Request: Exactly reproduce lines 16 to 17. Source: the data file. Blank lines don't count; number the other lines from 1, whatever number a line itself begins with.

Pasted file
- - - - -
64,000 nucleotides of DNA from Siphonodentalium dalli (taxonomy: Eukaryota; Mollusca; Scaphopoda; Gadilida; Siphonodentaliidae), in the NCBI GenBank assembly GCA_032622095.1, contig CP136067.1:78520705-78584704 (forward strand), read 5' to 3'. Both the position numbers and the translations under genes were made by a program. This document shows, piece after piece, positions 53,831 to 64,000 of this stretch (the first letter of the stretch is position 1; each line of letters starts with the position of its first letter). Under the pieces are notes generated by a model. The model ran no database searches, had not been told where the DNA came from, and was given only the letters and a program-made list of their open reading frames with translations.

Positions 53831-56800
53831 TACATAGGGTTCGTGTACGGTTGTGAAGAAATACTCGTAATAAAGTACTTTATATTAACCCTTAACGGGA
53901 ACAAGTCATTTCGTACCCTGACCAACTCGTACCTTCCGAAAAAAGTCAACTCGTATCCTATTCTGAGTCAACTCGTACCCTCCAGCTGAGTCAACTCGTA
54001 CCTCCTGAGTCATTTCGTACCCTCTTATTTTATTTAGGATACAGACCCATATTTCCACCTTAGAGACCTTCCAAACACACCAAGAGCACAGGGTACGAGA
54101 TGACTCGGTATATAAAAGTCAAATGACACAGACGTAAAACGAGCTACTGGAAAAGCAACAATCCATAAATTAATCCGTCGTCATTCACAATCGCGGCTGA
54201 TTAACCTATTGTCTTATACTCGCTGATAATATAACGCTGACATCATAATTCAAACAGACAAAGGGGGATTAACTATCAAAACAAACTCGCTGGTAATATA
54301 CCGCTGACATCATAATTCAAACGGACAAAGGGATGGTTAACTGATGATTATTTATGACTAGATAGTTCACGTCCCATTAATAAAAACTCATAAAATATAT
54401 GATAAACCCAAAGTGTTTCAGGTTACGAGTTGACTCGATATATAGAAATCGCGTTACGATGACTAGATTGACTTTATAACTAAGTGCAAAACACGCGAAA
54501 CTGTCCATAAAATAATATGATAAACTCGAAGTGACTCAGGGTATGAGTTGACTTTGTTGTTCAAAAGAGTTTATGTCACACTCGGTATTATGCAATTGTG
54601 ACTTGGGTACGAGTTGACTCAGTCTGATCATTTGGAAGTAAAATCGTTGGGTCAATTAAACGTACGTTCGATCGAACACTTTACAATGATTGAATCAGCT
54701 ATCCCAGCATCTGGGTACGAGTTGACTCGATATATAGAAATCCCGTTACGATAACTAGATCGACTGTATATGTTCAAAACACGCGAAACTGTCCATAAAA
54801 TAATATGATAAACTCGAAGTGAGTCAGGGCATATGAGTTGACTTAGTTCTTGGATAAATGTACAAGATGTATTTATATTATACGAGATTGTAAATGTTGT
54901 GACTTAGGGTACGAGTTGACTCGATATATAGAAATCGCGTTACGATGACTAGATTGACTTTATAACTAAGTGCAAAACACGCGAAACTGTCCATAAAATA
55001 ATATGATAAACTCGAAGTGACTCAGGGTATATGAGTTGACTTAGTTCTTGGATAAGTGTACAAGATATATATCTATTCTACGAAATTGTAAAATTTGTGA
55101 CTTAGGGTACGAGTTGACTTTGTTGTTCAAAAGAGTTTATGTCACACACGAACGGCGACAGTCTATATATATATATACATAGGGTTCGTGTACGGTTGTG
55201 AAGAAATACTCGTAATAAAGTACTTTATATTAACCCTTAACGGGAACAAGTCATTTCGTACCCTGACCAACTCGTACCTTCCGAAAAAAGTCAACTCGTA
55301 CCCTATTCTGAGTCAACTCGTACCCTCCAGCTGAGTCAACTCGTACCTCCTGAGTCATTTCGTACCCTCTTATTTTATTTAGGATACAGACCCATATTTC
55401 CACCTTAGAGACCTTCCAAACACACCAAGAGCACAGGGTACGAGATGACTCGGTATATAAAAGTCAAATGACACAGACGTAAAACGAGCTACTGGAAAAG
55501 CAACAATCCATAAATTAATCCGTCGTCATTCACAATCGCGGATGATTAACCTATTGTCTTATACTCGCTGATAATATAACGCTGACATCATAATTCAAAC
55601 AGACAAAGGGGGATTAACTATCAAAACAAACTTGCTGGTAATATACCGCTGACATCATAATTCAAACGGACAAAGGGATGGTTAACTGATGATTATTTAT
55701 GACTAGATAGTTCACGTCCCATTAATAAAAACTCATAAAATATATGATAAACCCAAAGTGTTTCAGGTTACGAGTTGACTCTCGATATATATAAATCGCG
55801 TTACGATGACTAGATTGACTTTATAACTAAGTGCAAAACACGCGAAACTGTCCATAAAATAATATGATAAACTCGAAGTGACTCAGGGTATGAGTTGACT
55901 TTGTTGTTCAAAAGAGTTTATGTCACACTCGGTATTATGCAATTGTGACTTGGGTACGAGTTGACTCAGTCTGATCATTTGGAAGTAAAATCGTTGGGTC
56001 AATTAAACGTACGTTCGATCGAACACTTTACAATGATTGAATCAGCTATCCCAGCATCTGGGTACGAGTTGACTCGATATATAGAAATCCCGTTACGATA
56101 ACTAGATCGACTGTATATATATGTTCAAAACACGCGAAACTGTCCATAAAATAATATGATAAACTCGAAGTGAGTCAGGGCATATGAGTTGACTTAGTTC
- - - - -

55101 CTTAGGGTACGAGTTGACTTTGTTGTTCAAAAGAGTTTATGTCACACACGAACGGCGACAGTCTATATATATATATACATAGGGTTCGTGTACGGTTGTG
55201 AAGAAATACTCGTAATAAAGTACTTTATATTAACCCTTAACGGGAACAAGTCATTTCGTACCCTGACCAACTCGTACCTTCCGAAAAAAGTCAACTCGTA